On Thursday 16 June Alan Chick and Malcolm Meredith participated in a series of half-hour vigils at the Russian, French and German Embassies and at 10 Downing Street calling on the four countries to renounce the threat of nuclear weapon use and to sign the Treaty on the Prohibition of Nuclear Weapons (TPNW).
These vigils were organised by Trident Ploughshares in the run up to the first review meeting of the 60 countries who have so-far ratified the Treaty on the Prohibition of Nuclear Weapons (TPNW) taking place from 21-23 June 2022 in Vienna.
Alan and Malcolm both spoke at the vigils, here is a transcript of what Alan said…
Good morning to everyone and thank you for coming. My name is Alan Chick and I am a Veteran for Peace. I served for 7 years in the Royal Navy, from 1965 to 1972. I served on 4 ships HMS Forth, Torquay, Puma and Fox.
Firstly I would like to thank David Polden, Trident Ploughshares and CND for inviting us to be here and for inviting us to speak.
I am not particularly knowledgeable about the Treaty on the Prohibition of Nuclear Weapons. However it appears to be a treaty that has been signed by countries that do not have nuclear weapons and not signed by those countries that do have nuclear weapons.
How has this come about? The Treaty on the Prohibition of Nuclear Weapons has been approved by the UN General Assembly, it was adopted on 7 July 2017, opened for signature on 20 September 2017, and entered into force on 22 January 2021.
For those nations that are party to it, the treaty prohibits the development, testing, production, stockpiling, stationing, transfer, use and threat of use of nuclear weapons, as well as assistance and encouragement to the prohibited activities. For nuclear armed states joining the treaty, it provides for a time-bound framework for negotiations leading to the verified and irreversible elimination of its nuclear weapons programme.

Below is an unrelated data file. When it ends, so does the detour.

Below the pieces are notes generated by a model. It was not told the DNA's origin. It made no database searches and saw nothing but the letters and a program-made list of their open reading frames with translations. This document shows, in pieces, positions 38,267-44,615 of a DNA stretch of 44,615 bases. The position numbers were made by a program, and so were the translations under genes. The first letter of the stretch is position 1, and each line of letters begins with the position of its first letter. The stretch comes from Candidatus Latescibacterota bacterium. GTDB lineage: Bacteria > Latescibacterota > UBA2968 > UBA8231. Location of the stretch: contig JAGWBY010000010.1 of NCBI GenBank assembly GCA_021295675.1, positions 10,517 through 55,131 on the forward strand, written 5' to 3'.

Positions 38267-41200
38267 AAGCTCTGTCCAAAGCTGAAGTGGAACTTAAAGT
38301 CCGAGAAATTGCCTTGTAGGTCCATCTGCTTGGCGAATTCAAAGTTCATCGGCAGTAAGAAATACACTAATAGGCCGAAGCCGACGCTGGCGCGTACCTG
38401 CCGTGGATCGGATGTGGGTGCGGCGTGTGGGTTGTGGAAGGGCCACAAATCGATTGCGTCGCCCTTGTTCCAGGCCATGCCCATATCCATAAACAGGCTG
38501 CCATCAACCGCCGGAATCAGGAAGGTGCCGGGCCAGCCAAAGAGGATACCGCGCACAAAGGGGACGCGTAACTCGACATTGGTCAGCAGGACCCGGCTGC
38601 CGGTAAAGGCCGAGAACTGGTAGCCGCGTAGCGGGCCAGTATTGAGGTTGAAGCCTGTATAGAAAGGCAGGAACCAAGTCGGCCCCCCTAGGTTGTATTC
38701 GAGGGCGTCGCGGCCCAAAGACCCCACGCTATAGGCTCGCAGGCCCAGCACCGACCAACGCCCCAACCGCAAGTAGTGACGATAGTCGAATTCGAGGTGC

As of 19 May 2022, the TPNW has 61 states parties while a further 28 states have signed but not yet ratified. Thus, in total, 89 states (or 45% of all states) are either states parties or signatories to the Treaty. This means that we are approaching a situation where half of all states will have accepted binding obligations in international law under the TPNW.
However the United Nations is not just the General Assembly, it also consists of the Security Council. The United Nations Security Council is not representative of the world in which we live, it is something which grew out of the Second World War. It has 5 permanent members and 10 non-permanent members elected for two-year terms by the General Assembly. The 5 permanent members are, China, France, Russia, The United Kingdom and the United States. All of the 5 permanent members are nuclear powers and all 5 are opposed to the Treaty.
If they took the vote at the General Assembly then this treaty would be approved. However it is the UN Security Council that is blocking it.
So the reason for the United Kingdom wanting to have nuclear weapons is that it is a status symbol which gives the UK a seat at the top table, the UN Security Council. We are spending £100 million a year on a status symbol in order to continue the pretence that we are a global super power.
We are a country in which in the past an elite got very rich by using slavery, repression and invasion to exploit other nations, using our armed forces as a tool for that repression. However we need to adjust our thinking and accept that we need to adapt our role according to changing circumstances.
In 1066 we were invaded by the Normans and all the land was stolen. The descendants of those people who stole the land are still the major land owners, the establishment and the ruling class to this day.
We have an unelected head of state, an unelected House of Lords and a House of Commons where the ruling party always has more people that voted against it than voted for it. As long as we carry on doing things as we are, we cannot expect to get a different result.
We need a system of government that truly reflects the will of the people.